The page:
Christmas Pound Cake

Sunday, December 20, 2015




It started out when a co-worker pressed a recipe into my hand that came from a friend of hers, the late Colonel James Manning, whose grandmother had made this cake every year over the holidays.  "This is for a Sweet Potato Pound Cake and I think you would enjoy it," she said.  "It's become a tradition in our family, too."

The next day, another co-worker brought a little brown bag containing freshly dug, organic, purple sweet potatoes from a friend in King.  "I thought you would enjoy these," she said as she put the bag into my hands.

The cake was destined to happen.  I call it my Christmas Cake.





Local, organic sweet potatoes of a most exquisite color.




After roasting in the oven for an hour, their color was even more vibrant.





Surprise!  During the baking process the cake turned from purple to green.


Christmas Pound Cake

1 cup of butter (1/2 pound)
2 cups of sugar
2 1/2 cups cooked and mashed sweet potatoes or yams (I used purple organic)
4 eggs at room temperature
3 cups of white flour
1/4 tsp. salt
2 tsps. baking powder
1 tsp. baking soda
1/2 tsp. nutmeg
1 tsp. cinnamon
1 tsp. vanilla

Cream the butter and sugar in a mixture until light and fluffy. Add the potatoes and beat well.  Add the eggs, one at a time, beating well after each addition. Combine the dry ingredients in a seperate bowl and then add to the creamy mixture slowly. Add the vanilla and beat well. Pour the batter into a greased and floured tube pan. Bake at 325 degrees F. for 1 to 1 1/4 hours until knife inserted comes out clean. Glaze warm cake with a mixture of 1 cup of confectioner's sugar and 2 - 3 tablespoons freshly squeezed orange juice.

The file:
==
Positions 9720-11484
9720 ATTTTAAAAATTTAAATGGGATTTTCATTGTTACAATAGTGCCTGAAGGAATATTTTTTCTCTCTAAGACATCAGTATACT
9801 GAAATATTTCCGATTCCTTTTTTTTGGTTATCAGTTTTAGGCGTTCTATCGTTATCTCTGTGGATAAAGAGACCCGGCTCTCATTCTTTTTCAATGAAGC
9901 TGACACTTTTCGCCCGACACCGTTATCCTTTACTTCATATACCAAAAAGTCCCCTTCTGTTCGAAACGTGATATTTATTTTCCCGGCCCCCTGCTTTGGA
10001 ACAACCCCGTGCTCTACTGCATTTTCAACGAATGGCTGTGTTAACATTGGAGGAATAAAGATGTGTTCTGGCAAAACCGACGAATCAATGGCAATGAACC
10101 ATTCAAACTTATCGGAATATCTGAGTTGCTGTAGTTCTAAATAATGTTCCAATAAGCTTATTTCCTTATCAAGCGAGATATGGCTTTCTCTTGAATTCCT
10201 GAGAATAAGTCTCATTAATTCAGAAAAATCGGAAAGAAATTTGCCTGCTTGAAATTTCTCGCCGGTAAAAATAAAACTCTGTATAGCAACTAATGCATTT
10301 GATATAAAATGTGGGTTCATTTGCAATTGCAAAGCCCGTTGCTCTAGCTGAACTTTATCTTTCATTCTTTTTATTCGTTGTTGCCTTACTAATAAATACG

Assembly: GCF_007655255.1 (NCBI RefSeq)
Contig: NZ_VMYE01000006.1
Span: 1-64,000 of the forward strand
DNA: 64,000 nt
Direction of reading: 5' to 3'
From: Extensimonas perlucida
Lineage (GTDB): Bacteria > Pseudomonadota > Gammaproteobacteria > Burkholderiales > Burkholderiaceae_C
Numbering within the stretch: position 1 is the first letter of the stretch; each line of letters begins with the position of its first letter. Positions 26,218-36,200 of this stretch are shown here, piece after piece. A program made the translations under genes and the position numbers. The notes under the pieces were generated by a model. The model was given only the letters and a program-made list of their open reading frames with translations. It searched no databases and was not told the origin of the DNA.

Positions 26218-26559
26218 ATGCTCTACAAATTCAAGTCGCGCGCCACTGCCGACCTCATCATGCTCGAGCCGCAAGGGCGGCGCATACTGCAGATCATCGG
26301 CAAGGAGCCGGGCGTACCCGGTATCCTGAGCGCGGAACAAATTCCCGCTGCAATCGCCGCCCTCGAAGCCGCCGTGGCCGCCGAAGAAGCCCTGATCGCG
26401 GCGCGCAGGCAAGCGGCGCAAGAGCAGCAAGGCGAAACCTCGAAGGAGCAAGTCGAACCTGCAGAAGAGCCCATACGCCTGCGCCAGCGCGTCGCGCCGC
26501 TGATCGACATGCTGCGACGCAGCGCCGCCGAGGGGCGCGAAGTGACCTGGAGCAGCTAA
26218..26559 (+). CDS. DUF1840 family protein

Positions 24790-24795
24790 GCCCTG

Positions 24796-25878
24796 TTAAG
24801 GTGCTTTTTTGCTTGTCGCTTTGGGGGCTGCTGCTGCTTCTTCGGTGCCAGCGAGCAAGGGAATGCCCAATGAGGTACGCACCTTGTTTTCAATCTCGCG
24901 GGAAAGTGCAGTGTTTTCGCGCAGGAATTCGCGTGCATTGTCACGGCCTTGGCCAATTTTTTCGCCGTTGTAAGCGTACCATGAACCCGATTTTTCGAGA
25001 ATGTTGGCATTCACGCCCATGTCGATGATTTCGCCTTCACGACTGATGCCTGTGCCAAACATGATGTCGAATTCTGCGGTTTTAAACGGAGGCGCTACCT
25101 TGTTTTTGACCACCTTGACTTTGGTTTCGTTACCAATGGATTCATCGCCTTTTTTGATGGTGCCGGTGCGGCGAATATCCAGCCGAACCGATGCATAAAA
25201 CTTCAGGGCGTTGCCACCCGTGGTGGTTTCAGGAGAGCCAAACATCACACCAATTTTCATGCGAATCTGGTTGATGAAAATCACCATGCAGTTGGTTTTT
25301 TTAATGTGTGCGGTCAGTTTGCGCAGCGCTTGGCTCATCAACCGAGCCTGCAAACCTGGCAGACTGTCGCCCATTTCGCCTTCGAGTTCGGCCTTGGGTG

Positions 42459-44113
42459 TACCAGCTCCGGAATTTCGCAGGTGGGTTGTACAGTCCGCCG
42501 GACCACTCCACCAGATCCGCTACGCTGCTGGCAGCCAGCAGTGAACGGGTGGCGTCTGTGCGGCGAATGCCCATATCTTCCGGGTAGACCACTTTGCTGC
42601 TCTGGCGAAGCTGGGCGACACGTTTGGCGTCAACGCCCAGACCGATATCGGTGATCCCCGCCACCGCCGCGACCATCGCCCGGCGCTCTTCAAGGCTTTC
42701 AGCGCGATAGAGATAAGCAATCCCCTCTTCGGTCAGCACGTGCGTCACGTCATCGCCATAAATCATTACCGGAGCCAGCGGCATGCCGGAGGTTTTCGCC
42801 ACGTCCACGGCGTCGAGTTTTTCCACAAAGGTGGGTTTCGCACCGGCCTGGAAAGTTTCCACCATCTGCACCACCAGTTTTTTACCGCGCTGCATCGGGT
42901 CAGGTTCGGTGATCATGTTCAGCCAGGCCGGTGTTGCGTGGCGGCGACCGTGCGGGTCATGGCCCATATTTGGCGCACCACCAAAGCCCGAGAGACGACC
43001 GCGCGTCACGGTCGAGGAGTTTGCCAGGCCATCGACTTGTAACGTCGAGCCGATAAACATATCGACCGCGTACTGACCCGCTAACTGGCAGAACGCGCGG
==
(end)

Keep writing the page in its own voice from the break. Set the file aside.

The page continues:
Note:  The cake lost a bit of its vibrant green color a day after baking, so if you are using purple sweet potatoes for the cake, eat the same day if color matters to you.  Obviously, the taste will not be affected.

7 comments:

  1. How lovely that you've taken on a friend's family recipe and included it in your own traditions, it's so important that these recipes live on. I've been thinking of you as I collect photographs and recipes from my mother-in-law here in Pittsburgh. I've always collected recipes when I travel, but lately it's become more important than ever to pull together all the ones that are part of the traditions of our families and friends. Essie xx

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